November 27, 2006 | Commentary on Russia
The death of former Russian spy, Alexander Litvinenko, last week from radioactive Polonium-210 poisoning is the latest in a series of politically motivated attacks on the outspoken opponents of Russian President Vladimir Putin.
No one has been able to officially implicate the Russian FSB - the domestic successor of the old Soviet KGB - in the assaults. But old-school KGB and CIA veterans are pointing fingers in the direction of the Kremlin and its supporters, the siloviki (powerful ones).
You can see why. For starters, "wet works" (i.e., politically motivated assassination by security services) originated in the early 20th century with the Soviet secret service, the NKVD. (The term comes from the notion that you'd get your hands "wet" with the victim's blood.)
And there is plenty of circumstantial evidence linking Russian spetzsluzhba (special services) in political "hits" using poison:
And now Litvinenko - a KGB/FSB veteran whose investigations of corruption in Russia reportedly made a lot of enemies among his comrades, the siloviki and the Russian mafia - dies a painful death from ingesting a highly toxic radioactive isotope.
Litvinenko was likely a marked man. When the FSB fired him on Putin's orders, he fled into asylum to London's "Moscow on the Thames," becoming a fierce Putin/FSB critic. Most recently, he was investigating the Politkovskaya murder.
Russia 's press (much of it now Kremlin-controlled) bristled at the suggestion of Putin's involvement in Litvinenko's death. The Kremlin has dismissed such talk as "sheer nonsense."
Sure, Putin is feeling pretty feisty these days; maybe he doesn't care what the world thinks of such brutality. Awash in oil/gas and playing a pivotal role in Iran's nuclear fate, Russian influence is anything but declining.
But neither the Kremlin nor the Russian intelligence services derive much benefit from such a risky, high-visibility assassination. Indeed, the potential diplomatic downsides in getting fingered for the killing would be significant.
While off-ing Litvinenko could deter other overseas Putin antagonists from speaking out, if the Kremlin were implicated in killing a regime opponent - a British citizen to boot! - in London, it would certainly put a frost on U.K.-Russian relations. Washington (already unhappy with Putin's de-democratization efforts and heavy-handed energy politics) would also have a hard time ignoring Moscow's murderous machinations.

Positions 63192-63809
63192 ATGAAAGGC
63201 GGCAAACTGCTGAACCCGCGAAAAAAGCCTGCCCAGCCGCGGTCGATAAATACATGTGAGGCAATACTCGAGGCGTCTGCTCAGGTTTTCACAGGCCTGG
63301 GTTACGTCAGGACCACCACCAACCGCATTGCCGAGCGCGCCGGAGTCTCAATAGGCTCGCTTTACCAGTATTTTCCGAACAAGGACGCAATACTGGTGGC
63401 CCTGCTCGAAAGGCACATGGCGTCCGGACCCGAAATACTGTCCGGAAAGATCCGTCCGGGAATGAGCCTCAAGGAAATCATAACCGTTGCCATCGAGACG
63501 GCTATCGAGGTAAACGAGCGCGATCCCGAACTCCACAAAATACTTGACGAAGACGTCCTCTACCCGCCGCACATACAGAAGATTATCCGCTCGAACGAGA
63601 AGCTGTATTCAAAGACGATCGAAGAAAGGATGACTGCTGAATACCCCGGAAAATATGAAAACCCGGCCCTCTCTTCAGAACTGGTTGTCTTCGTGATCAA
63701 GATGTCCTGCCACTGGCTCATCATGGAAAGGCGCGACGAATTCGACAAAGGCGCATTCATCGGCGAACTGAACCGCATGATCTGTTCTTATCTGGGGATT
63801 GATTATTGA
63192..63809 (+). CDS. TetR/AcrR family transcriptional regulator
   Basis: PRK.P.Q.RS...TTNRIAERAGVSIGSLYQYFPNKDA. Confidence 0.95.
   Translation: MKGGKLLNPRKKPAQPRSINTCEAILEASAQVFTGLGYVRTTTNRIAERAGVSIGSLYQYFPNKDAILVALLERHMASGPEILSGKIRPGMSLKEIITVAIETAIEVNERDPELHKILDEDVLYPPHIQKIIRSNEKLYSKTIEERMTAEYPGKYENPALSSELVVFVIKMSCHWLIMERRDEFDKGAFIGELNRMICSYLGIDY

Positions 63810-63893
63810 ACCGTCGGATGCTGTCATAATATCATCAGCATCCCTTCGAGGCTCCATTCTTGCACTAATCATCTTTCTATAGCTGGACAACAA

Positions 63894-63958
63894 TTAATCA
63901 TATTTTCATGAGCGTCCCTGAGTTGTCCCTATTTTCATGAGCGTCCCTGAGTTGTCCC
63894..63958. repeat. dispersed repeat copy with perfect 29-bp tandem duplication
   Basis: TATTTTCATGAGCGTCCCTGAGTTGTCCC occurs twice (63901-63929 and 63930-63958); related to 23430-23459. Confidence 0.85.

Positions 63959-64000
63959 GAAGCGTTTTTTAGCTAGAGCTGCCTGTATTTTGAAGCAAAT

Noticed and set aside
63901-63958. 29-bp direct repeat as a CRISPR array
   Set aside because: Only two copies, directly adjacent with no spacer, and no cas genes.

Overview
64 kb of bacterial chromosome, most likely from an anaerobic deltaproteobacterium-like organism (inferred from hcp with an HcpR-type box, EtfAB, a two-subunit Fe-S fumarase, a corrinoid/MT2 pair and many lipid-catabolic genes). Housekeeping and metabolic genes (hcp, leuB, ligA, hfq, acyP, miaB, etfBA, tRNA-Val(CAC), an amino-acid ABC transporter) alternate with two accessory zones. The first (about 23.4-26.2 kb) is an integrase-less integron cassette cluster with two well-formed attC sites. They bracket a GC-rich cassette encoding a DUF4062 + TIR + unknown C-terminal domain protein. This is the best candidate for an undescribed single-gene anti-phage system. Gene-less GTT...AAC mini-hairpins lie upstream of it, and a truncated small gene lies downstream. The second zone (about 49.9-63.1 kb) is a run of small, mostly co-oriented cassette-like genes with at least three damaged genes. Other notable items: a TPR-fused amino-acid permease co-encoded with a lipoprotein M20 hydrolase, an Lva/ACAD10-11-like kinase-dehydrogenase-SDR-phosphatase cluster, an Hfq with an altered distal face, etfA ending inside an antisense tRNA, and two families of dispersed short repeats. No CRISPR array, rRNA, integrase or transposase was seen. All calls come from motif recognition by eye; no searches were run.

And there's no telling how the European Union would react to Russian government involvement. The current Russia-E.U. Partnership and Cooperation Agreement is already in jeopardy, failing to come up for a vote just last week in Brussels.
And there's another obvious possible explanation. When former Russian President Boris Yeltsin disbanded the KGB, many newly unemployed operativniki (operatives) joined Russia's infamous organized crime world. Maybe the Russian Mafiosi didn't appreciate Litvinenko getting into their business - and decided to do something about it. Or perhaps they "did" him after the spetzsluzhba or siloviki put out a score-settling contract on him.
But that still doesn't answer the question of why the Mafiosi would use the dangerous-to-handle Polonium-210 instead of a simple bullet. That points back again to the Russian security services, known for being well schooled in the black art of poisons. So, while it seems quite plausible that Russian cloak and dagger killed Litvinenko, there are other scenarios, too. But if the Kremlin did order Litvinenko's assassination, it casts a frightening new light on the new Russia.
Peter Brookes, a senior fellow at The Heritage Foundation, is the author of "A Devil's Triangle: Terrorism, WMD and Rogue States."
First appeared in The New York Post